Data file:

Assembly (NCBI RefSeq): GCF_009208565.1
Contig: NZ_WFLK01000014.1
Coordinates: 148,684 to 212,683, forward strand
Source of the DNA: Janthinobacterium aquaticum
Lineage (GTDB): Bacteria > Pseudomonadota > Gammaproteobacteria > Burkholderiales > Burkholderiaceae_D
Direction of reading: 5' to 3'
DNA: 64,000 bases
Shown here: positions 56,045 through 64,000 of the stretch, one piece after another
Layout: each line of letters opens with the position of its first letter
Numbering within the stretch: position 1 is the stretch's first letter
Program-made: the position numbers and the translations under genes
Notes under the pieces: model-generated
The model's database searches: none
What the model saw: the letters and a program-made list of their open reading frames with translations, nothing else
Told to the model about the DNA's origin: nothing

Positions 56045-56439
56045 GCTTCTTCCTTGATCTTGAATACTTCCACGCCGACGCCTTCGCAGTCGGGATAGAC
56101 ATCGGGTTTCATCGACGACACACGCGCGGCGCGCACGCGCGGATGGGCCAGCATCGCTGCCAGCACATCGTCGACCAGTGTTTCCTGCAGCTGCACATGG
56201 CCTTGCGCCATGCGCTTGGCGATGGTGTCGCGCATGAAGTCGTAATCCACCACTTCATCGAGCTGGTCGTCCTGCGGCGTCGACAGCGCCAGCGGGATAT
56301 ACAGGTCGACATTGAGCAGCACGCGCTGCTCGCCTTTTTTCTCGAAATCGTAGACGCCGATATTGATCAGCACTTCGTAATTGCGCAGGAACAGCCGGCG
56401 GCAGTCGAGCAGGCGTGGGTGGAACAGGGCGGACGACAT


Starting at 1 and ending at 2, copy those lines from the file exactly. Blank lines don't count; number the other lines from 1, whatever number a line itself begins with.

Assembly (NCBI RefSeq): GCF_009208565.1
Contig: NZ_WFLK01000014.1